HomeArticlesGenome Sequencing for Pathogen Discovery – Joseph DeRisi (UCSF, HHMI)
Genome Sequencing for Pathogen Discovery – Joseph DeRisi (UCSF, HHMI)
September 9, 2019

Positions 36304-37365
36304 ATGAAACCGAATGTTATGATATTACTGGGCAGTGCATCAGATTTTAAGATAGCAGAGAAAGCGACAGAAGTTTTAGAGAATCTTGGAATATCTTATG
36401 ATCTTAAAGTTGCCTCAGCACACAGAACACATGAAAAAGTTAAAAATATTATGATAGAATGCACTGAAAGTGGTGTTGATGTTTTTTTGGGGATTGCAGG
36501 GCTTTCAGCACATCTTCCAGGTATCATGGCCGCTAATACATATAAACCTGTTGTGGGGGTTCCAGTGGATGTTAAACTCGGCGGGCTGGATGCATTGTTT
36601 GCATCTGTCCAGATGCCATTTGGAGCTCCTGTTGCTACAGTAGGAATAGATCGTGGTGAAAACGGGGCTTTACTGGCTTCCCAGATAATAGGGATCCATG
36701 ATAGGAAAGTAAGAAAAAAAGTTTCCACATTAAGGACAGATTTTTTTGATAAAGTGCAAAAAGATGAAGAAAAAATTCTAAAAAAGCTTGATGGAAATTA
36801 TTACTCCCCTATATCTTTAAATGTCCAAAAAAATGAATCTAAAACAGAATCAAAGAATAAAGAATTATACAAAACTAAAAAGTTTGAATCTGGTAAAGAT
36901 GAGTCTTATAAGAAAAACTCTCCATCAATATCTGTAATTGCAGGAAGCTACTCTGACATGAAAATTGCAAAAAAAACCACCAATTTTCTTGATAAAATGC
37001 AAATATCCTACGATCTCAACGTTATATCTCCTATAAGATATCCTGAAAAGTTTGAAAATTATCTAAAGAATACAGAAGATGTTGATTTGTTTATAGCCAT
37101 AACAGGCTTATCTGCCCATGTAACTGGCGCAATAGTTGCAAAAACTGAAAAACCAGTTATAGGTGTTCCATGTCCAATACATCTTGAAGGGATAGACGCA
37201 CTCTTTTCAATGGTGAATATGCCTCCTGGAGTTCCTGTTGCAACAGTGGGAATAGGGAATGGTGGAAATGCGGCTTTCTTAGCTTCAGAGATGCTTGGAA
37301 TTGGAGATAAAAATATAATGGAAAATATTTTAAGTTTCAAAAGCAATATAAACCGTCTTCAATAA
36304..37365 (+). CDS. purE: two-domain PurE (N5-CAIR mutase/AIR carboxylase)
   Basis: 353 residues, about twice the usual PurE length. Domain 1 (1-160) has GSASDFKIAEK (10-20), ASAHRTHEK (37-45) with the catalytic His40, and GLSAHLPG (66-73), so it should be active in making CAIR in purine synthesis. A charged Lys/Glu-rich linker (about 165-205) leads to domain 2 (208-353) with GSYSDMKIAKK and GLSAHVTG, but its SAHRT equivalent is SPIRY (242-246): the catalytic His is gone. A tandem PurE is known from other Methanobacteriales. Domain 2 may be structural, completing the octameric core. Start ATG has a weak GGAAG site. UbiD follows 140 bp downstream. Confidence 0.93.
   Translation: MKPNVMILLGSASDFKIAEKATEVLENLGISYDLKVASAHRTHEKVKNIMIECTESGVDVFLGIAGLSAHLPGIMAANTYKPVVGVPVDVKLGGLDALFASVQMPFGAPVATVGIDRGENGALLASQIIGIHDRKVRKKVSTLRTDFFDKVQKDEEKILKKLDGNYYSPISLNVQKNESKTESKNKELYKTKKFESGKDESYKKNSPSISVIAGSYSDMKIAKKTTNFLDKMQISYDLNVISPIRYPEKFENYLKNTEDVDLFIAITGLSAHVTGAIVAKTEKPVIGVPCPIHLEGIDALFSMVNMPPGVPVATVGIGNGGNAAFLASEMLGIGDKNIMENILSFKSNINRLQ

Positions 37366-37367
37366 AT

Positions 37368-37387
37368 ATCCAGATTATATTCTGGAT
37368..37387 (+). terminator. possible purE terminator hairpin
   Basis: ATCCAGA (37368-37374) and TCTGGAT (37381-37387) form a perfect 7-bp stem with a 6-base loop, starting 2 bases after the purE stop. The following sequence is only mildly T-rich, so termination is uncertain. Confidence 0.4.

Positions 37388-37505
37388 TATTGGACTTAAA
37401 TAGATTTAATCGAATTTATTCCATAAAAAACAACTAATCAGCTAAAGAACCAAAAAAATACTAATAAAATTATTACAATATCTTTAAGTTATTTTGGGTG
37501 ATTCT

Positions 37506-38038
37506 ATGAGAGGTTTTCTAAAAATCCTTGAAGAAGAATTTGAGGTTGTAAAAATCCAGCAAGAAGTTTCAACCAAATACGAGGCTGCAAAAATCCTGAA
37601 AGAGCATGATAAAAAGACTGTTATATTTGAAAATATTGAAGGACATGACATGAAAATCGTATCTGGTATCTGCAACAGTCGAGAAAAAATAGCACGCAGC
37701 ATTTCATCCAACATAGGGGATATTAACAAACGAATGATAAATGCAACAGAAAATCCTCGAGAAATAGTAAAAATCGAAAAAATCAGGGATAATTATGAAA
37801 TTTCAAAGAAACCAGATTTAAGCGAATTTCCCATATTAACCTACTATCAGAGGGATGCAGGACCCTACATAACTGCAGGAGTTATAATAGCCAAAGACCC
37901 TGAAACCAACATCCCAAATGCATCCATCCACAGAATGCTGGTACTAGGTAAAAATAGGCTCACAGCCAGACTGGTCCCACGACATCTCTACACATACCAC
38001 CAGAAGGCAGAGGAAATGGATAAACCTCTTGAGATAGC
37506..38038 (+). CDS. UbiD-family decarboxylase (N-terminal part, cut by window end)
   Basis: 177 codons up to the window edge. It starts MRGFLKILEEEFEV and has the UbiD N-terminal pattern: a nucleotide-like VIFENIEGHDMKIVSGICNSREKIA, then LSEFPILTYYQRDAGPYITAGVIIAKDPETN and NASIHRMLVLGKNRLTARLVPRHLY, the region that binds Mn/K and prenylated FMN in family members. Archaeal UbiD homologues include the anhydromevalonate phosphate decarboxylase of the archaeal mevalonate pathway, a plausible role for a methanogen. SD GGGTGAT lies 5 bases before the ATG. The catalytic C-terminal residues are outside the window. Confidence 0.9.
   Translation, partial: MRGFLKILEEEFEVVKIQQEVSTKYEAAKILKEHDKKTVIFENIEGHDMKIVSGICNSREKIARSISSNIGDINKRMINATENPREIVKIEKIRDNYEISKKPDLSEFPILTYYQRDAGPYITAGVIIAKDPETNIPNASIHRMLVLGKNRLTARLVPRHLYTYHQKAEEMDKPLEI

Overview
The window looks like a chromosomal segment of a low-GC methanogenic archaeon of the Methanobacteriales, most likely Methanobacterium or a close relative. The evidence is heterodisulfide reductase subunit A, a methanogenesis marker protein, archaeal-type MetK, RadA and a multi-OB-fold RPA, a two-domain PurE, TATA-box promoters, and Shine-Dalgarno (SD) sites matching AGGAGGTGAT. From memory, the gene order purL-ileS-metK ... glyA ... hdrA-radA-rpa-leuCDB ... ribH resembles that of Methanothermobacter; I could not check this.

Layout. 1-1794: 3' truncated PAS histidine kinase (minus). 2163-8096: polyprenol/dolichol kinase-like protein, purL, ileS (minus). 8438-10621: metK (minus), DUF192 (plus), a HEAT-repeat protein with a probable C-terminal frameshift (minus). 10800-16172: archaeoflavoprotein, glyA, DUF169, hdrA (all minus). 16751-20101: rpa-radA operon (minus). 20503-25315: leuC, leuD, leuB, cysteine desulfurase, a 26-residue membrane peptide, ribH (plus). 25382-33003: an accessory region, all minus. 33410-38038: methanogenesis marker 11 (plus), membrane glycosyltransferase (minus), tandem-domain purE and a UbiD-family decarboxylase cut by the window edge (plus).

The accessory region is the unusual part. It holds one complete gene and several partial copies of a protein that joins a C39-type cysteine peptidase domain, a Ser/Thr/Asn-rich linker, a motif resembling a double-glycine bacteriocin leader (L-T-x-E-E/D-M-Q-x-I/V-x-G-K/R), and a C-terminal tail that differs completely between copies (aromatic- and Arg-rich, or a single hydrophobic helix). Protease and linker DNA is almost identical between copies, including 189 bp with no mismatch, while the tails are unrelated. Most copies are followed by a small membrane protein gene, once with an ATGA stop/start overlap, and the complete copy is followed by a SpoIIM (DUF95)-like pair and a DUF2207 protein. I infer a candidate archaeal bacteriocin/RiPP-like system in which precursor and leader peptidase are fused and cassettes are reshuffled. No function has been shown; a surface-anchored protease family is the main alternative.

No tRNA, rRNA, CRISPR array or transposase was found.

Hi. My name is Joseph DeRisi. I’m a professor at UCSF in the Department of Biochemistry and Biophysics, and I’m a Howard Hughes Medical Investigator. The subject of today’s talk is Genome Sequencing for Pathogen Discovery. So, I’d like to start with a little mystery. This is obviously a snake, but it’s tied in a knot. You usually don’t see snakes tied in a knot. And when a snake is… appears tied in a knot like this, it means that there’s really something very wrong with this snake. Now, to add to the mystery, I’ll tell you one more piece of information. This phenomena, where this snake is doing inappropriate things, is actually transmissible. That is, one snake can infect another snake and it’ll exhibit the same kind of odd behaviors. And it’s more than just tying itself into knots. This snake is actually suffering from a wasting disease and it will ultimately be fatal. Now, the question is, why would you care about a snake disease? Who cares if snakes tie themselves in knots and die? Well, it turns out that all of disease and pathogens are intimately linked across species and one pathogen may be transmitted from species to species. Think about SARS or HIV or Ebola. They’re all so-called zoonotic infections originally. That is, they came from a nonhuman species originally, before they were in people. And so we ignore veterinary medicine at our peril. And actually, by studying strange diseases like this, we stand to learn about viruses or pathogens or other dangers that may impinge upon human health. Now, in this case, the disease this particular snake is suffering from is called inclusion body disease. For a while, it was a very mysterious disease. It was typified by these large intracytoplasmic inclusions. That’s these large pink dots inside the cells. Those shouldn’t be there. They’re basically masses of protein of unknown origin. And what happens to these snakes is they develop a lot of neurological abnormalities. They have… start behaving very strangely. They’ll stop eating. They waste away. It’s almost always fatal. And more importantly, it’s transmissible. So, here is a medical mystery in which it was a transmissible neurological disease of unknown cause causing strange behaviors. And the question is, what causes such a disease? And would it have any relevance to human health at all? So, let me just show you what a snake infected with inclusion body disease looks like. Here’s a video from a veterinarian that posted on YouTube with a snake with inclusion body disease. And what you’ll see here is the snake exhibiting signs of what’s called stargazing. That is, the snake is… is… is basically doing uncontrolled head movements, sometimes locking up in positions of rigidity or on their backs for long periods of time. Sometimes they’ll be… roll onto their backs and not be able to roll over. This is called “failure to recover from dorsal recumbency” in the business. And so, when… when I go about looking for new projects to research, I look for diseases like this — things that haven’t been solved before, that are potentially very interesting, that could reveal some new infectious agent. And so the question becomes, very quickly… if you want to find a new pathogen and you don’t know exactly what you’re looking for, all you have is maybe a snake that ties itself in knots, how exactly would you go about doing that? Well, traditionally we thought of species as different things. You know, there’s… there’s the human and it could be infected by a virus. There are bacteriophages that could be infected by… that will infect other bacteria. There’s bacteria. There’s fungus. All sorts of different things. And one way to go about finding a pathogen is to try to culture one of these things in a dish or grow it on cells, or use some sort of specialized reagent like an antibody. But all those techniques require bias. That is, you have some guess of what might be in there. Maybe you have an antibody to this and you’re gonna ask, is this thing here? Or maybe you have a reagent where you could grow this. But if you don’t know what’s there, you’re just guessing. And you might guess wrong. Well, recently, there’s been a lot of technological advances in the area of DNA sequencing. And these advances have actually resulted in our ability to change how we this picture. So, instead of viewing it as different species, where you look at each thing sort of uniquely, we actually look at everything kind of like the matrix, where everything is sequence. That is, don’t distinguish between what’s in a given sample or try to purify out one thing or another and try to grow it. Instead, just read the DNA or RNA sequence of everything in a particular sample. Because virtually every pathogen has RNA or DNA associated with it. It has its own genome. And so, with these recent advances technology that I’ll tell you about in a minute, you can literally take a sample and read everything that’s in there without preconceived biases or assumptions about what you might find. So, what is this new technology? Some people refer to it as next-generation sequencing or ultra-deep sequencing. I’m going to show you how one flavor of this technology works and how it’s changing how we do medical diagnostics and, in my case, how we look for pathogens that might cause disease. Alright. I’m gonna call it ultra-deep sequencing. I’m going to show you one variant of this technology that’s sold by Illumina. There are many different flavors of it. We’ll just go through one. So, the main technology is the ability to sequence millions of pieces of DNA sequence, rather than just one at a time. For a long time, we would sequence one at a time, maybe 8 at a time. If you had a very expensive machine, you could sequence 96 at a time. But these new machines are actually capable of sequencing literally millions of sequences all at once. How does that exactly work? Let me walk you through it. Okay. It would start off with the DNA or RNA in question. We don’t know what it is. We don’t know how big it is. We don’t know what’s in it. It doesn’t matter. The next step of the technology is just to shatter that DNA into millions of pieces, randomly. You can use a sonicator, one could use an enzyme, it doesn’t really matter. The way it works is you just shatter it into a million pieces. The next part of the technology is to just add little bits of DNA called adapters on the ends. That allows us to capture these puzzle pieces, these fragments of the DNA. The next step after that is to actually flow these little pieces of DNA randomly across… across a glass surface. So, they land virtually anywhere. And so, if we looked at it from the side, you’d see a piece of DNA stuck to a piece of glass by virtue of these little adapter sequences. Now, I’m glossing over some of the more nuanced details of this technology just to give you the big flavor of it. Now, once these fragments have bound to the flow so in the glass, the next step is to actually begin the sequencing. And the way that works is reversible dye terminators. That is, the nucleotides of DNA — A, C, G, and T — are put into the reaction, but these are special versions of the bases A, C, G, and T. Instead, these have fluorescent dyes, one for each base. The red might be an A, or the blue might be a C, and so on. Also a primer is put in. What’s a primer? The primer is the part that actually binds to the adapter and begins the sequencing reaction. It’s a synthetic piece of DNA. So, after the primer and enzyme is put in, the DNA polymerase, one of these nucleotides, one nucleotide at a time, is inserted on each strand, after the primer. And because they are so-called dye terminators they are not able to extend any more bases than once. Only one nucleotide is put on. And then what happens is the flow cell is imaged. So, you get a picture of where all these little fluorescent dyes are sitting on the glass surface. Now, this is important. After… after imaging that, we go for another cycle and put in another base, because the dye terminators are reversible, allowing us to put in additional dye terminators at every cycle. So, now we have cycle 2, showing the image of where those dyes were put in on the glass surface Reverse the dye terminators, put in cycle 3, and now we have another image. So, what happens is we have a series of images representing one base of extension on a new… on a DNA template at a time. And if you look at the colored dots, you can actually read the sequence. It goes blue, orange, red, blue. Since each color corresponds to one base of the DNA, we can read the sequence, CGACTA, and so on. And that happens for as long as the enzymes and nucleotides will work in that sample. Usually these sequences are anywhere from 60 bases to 250 bases long at a time, during sequencing. Now, the way I showed it here was just a sparse… several dots on a glass surface. That’s the cartoon version. What does the real data look like? How many dots are being sequenced at a time, each dot representing a unique DNA template? Well, it’s millions. This is just one fragment of the total data set. And, as you can see here, the dots are really crammed in there. And by virtue of really advanced computer imaging technology and image recognition, one can actually follow the sequence of the colors of each of these dots and recognize them as different templates. So, this is really a quantum leap in how we sequence. Instead of 1 or 96 at a time, you can sequence a hundred million at a time, a billion at a time. The sky’s the limit. And actually, the technology keeps getting better every single year. Alright. So, this major quantum shift in the way that we sequence DNA allows us to get back to our problem of what tied that snake into a knot. So, let’s go back to that. How would we go about this? I’m not gonna have any preconceptions or biases as to what is making this snake ill. So, the way it would work is we would take tissues from snakes that were sick. We’d also take tissues from snakes that were not sick — that’s an important control. We would isolate the RNA from these. You could isolate DNA too, but I’d… I’d note that there are many pathogens that only have RNA. And any DNA pathogen makes RNA. So, it’s actually more fruitful for us to isolate RNA. We can convert that into a library, put it on one of these fancy new next-generation sequences, and then read out the result. Now, for this particular experiment I’m gonna tell you about, we did about 200 million reads of 100 nucleotides each. That equates to about 6 million sequences for each of the tissues of the snake. Okay. Now that we’ve done that, there’s a serious problem here. And the problem is, how do you know what’s a pathogen and how do you know what’s the snake? Well, the way that we do this normally, if we did it in the human genome, since we know what the human genome is, is that we would compare all the sequences to the human genome and remove those that are human. And then, what we’re left with is the stuff that might be pathogen, because it’s not human. And so, depicted in graphical form, we might have 100% of our sequences to start off with and then, as we begin removing human sequence and things that match different human RNA transcripts, low-complexity sequence, quality control, and so on, we end up with a very small amount of sequence that’s not human at the very end. And that’s the stuff we can look at closer. Well, when we started this project, we actually didn’t have the boa constrictor genome from which to compare. Luckily, our friends at the California Academy of Sciences helped out. We were able to take a blood sample from this very nice snake, here, named Balthazar. And, via a collaboration with Illumina and the Assemblathon 2 Consortium, were able to sequence the… the genome of this particular snake. And then we used that as a reference to then remove all the snake sequence, leaving us with a pool of sequences that are potentially from the pathogen. So, that’s not the end of the story because there’s still a pretty major problem. And the major problem is, you’ve got a lot of all these little sequence fragments, maybe a hundred million of these or… or less, and you don’t know how they go together. How do you know what’s a pathogen what’s not, even if you know it’s not snake, or host genome sequence? And the goal, here, is that you’ve got to put them together. So, like a jigsaw puzzle, one can compare the DNA sequences and actually assemble them. And so, if you had a sequence of DNA like the one I’m showing you here, and then you had another DNA sequence like shown on these lower rows down here, you could overlap them to see where the sequences match. And in… by doing so, you can tile across, thus forming a larger piece of sequence. In the business, we call these contigs. And so this is called sequence assembly. Now, if you did this by hand, you’d go crazy, and it would take you a hundred years to do it or longer, because there are millions of these sequences. Luckily, there’s a lot of computer algorithms for doing this. And, in fact, one of the software packages for doing this, an algorithm called PRICE, was written in my lab by a talented postdoc, Graham Ruby. And what he did is actually just wrote a computer program that took all the pieces… takes one of the pieces of DNA and starts comparing the ends. And then starts building out from one sequence, outwards, by comparing the ends and assembling on little pieces. And then, finally, because the sequences actually have two end sequences — every template gets both ends sequenced — you can use the other end of the sequence to figure out what other pieces in the data it matches. And by doing this, iteratively join sequences together to make longer pieces. It’s sort of a clever “divide-and-conquer” way of doing assembly. And there are many other algorithms for doing this too. This one’s particularly well-suited for sequencing viruses, in this particular case where there’s a lot of sequence we don’t care about. Okay, so we’ve got the software tools, we’ve got the technology, we’ve got the snake tissues of diseased snakes, we’ve added them to the sequencer, and so after we remove the host genome, we assemble what’s remaining left in the sequence. The question is, what did we find? Is there anything there? And, in the case of these snakes that tie themselves in knots and wave their heads in the sky and ultimately die of this terrible disease, we did find something. And what we found was two RNA fragments that form just four genes that are totally diagnostic for arenavirus. That is, we found an arenavirus genome, which consists of two parts, in these snakes. Now, I’ll tell you more about the arenavirus genome in a minute. This is a diagram of it. It’s just four genes. What are arenaviruses? Here’s a… a cartoon diagram of what one of those viruses might look like. They’re negative strand RNA viruses. They have a rodent reservoir. So, all known arenaviruses, prior to this discovery, were in rodents. And they can cause severe disease by transmitting it to humans. They cause cytoplasmic inclusions — those are the big pink dots we saw inside the cells. And they include the largest family of human hemorrhagic fever viruses that we know of. Lassa fever, for example, kills about 5,000 people a year in West Africa, and is spread by rodent feces. So, this is interesting. And I’ll tell you more about arenaviruses in a second. Just a little detail on the genome, first. Like I said, it’s four genes. What are those four genes? The L gene, the large gene, is the polymerase. That’s the red dot inside the capsid, there. That’s the… that’s the… the protein that makes copies of the genome and replicates it for the next cycle of infection. The Z gene, or matrix. The forms sort of the inside shell structure of the virus, here, those sort of orangish-brown particles. The N gene, or nucleocapsid, that’s thought to protect the RNA from degradation or attack from the host. That’s shown here as the green bits coating the genome. And then, glycoprotein, which actually is cleaved into two parts. That’s the outside, those little spikes on the outside of the virus, embedded in this lipid membrane that the virus steals from the host. Alright. So, this is a very simple virus with only four genes. And the question is, how… what’s going on with this particular virus with respect to snakes? Now, the known family of arenaviruses is really divided into two: Old World arenaviruses, like those in Africa; and New World arenaviruses, like those in North America and South America. And, like I said, all of these are rodent viruses. So, what’s the deal here? Is this just a rodent virus that a snake ate? Because, clearly, snakes eat rodents. That’s part of their diet. And one can easily imagine that a snake just consumed the virus from a rodent. And this would… this thing that we found might just be an Old World or a New World arenaviruses. One can look at that by comparing the sequence to all known Old and New World arenaviruses by doing a phylogenetic comparison. That is, how different is this genome versus the other genomes? That’s shown here for the two proteins L and NP, the nucleoprotein and the polymerase. The two red ones are our snake viruses, Golden Gate virus and CASV virus. And here are the Old World and the New World. These groups of lines tell you how related they are. The smaller the bars on this dendrogram, the more related two sequences are. The longer the bars, like down here, show that they’re more distant from each other. And what this diagram is showing, in graphical terms, is that the snake viruses are extremely different than the Old World or the New World arenaviruses. They’re their own separate family. And so, immediately, we can make the hypothesis that these are indeed viruses endog… that are belonging to snakes and have nothing to do with the known rodent virus. It wasn’t the simple case that the snake ate a rodent that happened to have one of the viruses we already know about. So, that’s interesting, because this would mean that arenaviruses have a whole ‘nother host range than the rodents which we previously appreciated. Okay. Now, there’s one more little bit of information. What about the glycoprotein? Now, that’s those outside spikes on the outside of the virus. Those help determine which cells the virus may infect. And so we can compare it to the Old or New World, but it doesn’t even compare at all. There’s no comparison. It’s not even related at all. And, in fact, what we found out is that our snake viruses, shown in red in here, are actually more closely related to the filoviruses. Now, filoviruses are famous because Ebola is a member of the filoviruses. This is particularly interesting because it was thought that, maybe, Ebola and arenavirus had a common ancestor in ancient history that they evolved out of. And here, in reptiles, an ancient… an ancient, you know, set of animals, we find evidence for arenavirus and Ebola-like sequences in a single virus. And so this speaks to, perhaps, a more interesting evolutionary history of these viruses than anyone had rec… had… had recently suspected. Now, I also mentioned that my colleague, Jonathan Lai, and his colleagues, actually crystallized the glycoprotein from these snake viruses, and was able to show that, indeed, they are structurally more similar to the filoviruses, including Ebola, than any of the arenaviruses. So, this is truly something different than what’s been seen before. Alright. So, one of the aspects that I’ve left out, though, is, how do you know that the thing you found actually caused the disease you said it did? Now, that is a tricky issue. And there’s these so-called Koch’s postulates, which says that, basically, if you want to prove that something caused a disease, you actually have to isolate it in pure culture and then infect a healthy animal with that virus. Now, that’s a challenge. Because the first thing is, how do you grow a virus that’s new you don’t know what it is? That… that could actually be a project in and of itself. And, of course, what we’d like to do is show that this virus is making those inclusions, the hallmark of the disease that’s diagnostic for it. And then, finally, if we’re able to do all those things, we’d like to investigate the possibility of an experimental challenge: we actually infect a healthy snake with the virus to see if it recapitulates the disease. That’s the kind of proof that’s required in this business. Alright. So, if we want to grow the virus, we’re gonna need snake cells. Where do you get snake cells? Luckily, we have collaborations with veterinarians, and here’s Dr. Chris Sanders about to do surgery on a snake named Juliet. Now, we were able to take cells out of Juliet and put them in culture. And, much to our surprise, these cells from her kidney were able to grow in a dish with media like… like it was no problem. And this is great, because that means we can make lots of cells and passage them over and over again, and create a large supply of cells that we can use for infection experiments. Now, do these cells support replication of the virus? In fact, they do. So, we were able to put the virus on these cells and show that the virus is able to rapidly replicate in these boa constrictor cell… cell line. And this is the work of Mark Stenglein, a postdoc in my lab. And what he showed, very clearly, is not only does the virus replicate in the cells, but if we then make an antibody to the virus — that’s a protein reagent that allows us to, you know, see the virus in microscopy — we were able, then, to localize the virus to the cells of infected tissues from these snakes with the disease. And it localizes to the inclusion bodies — those big orange globules that were inside the cell. So, if we’ve established that the virus is in the snakes that were sick, we’ve never found the virus in snakes that were healthy, that lacked the inclusions, the virus localizes to the inclusions, and then, finally, what we’d like to know is, would it create disease in a healthy animal? And so that’s an experimental challenge. And to do that what, basically, we need to do is set up an isolation chamber, so that the animal and question would have no contact with any other biologic, and then we’d take pure virus from isolated culture and inject it into a snake. And so, in collaborations with the UC Davis veterinary school, we are embarking on such experiments. And they’re necessary to be able to prove whether the virus does indeed cause the disease we say it did. All the evidence points in that direction, but this would be the ultimate proof of that. And would allow us to basically erase any doubt of whether the virus is just a passerby or an innocuous finding in these snakes. Alright. So, what does this mean? What can we learn from the work we’ve done so far? So, first of all, I mentioned the evolutionary history. That is, these snakes have protein in them that is more similar to a different family, filoviruses, the Ebola viruses. And the question is, in evolution, how did those two viruses evolve away from each other? Ebola virus is in the news right now, there’s an outbreak in Africa. And the question is, are there reservoirs of these viruses, or the genetic material that comprises these viruses, that was hidden? And I would say that, in the case of arenavirus, that is certainly the case. We thought all arenavirus are in rodents, but when, in fact, there’s a large genetic diversity of viruses in the reptile population belonging to this important family that causes human hemorrhagic disease in humans. We can also learn about the disease pathology. Since we can grow the virus and we can put it into animals, one can learn about how the virus is acting on the cells. How does it subvert the host defenses? How does it create disease in these animals? Why do they exhibit neurological symptoms? What is happening to break down the central nervous system in these infected animals? And what is the course of the disease? How is the disease spread from one snake to another? And what can that tell us about the arenaviruses that are in rodents, that ultimately can be transmitted to humans? The other aspect of this that could be unique is that this virus may have interesting features not seen in other viruses. For example, these viruses appear to have the ability to reassort and recombine at high frequency. That’s work that we’re currently doing and we’d like to understand how these viruses are generating such diversity. The other aspect of this is it could be a model for arenaviruses. Since the snake virus does not infect humans, we can easily handle it safely in the lab. And, by doing so, we can use that as a model to screen for therapeutic drugs, compounds, or understand how the arenaviruses are subverting the immune system to escape detection. All of these are new avenues of research that wouldn’t have been available if we didn’t know what was causing this disease in the first place. Alright. So, I want to go back to my original premise, where, in the past, we viewed organisms as discrete entities. And, in the case of disease-causing organisms, what I’m… what I’m… would like to convince you of is that, by viewing everything as a continuum of sequence, and having an unbiased approach without assumptions, one can actually dig into diseases that were previously mysterious and understand them at a level that is literally unprecedented even ten or twenty years ago. And by using technology, we should be able to make diagnostics faster/cheaper/better, and to erase the… the scourge of unknown infectious diseases. Every disease that is transmissible should have a cause and should be knowable by us using these kinds of technologies. And with that, I’d like to thank you.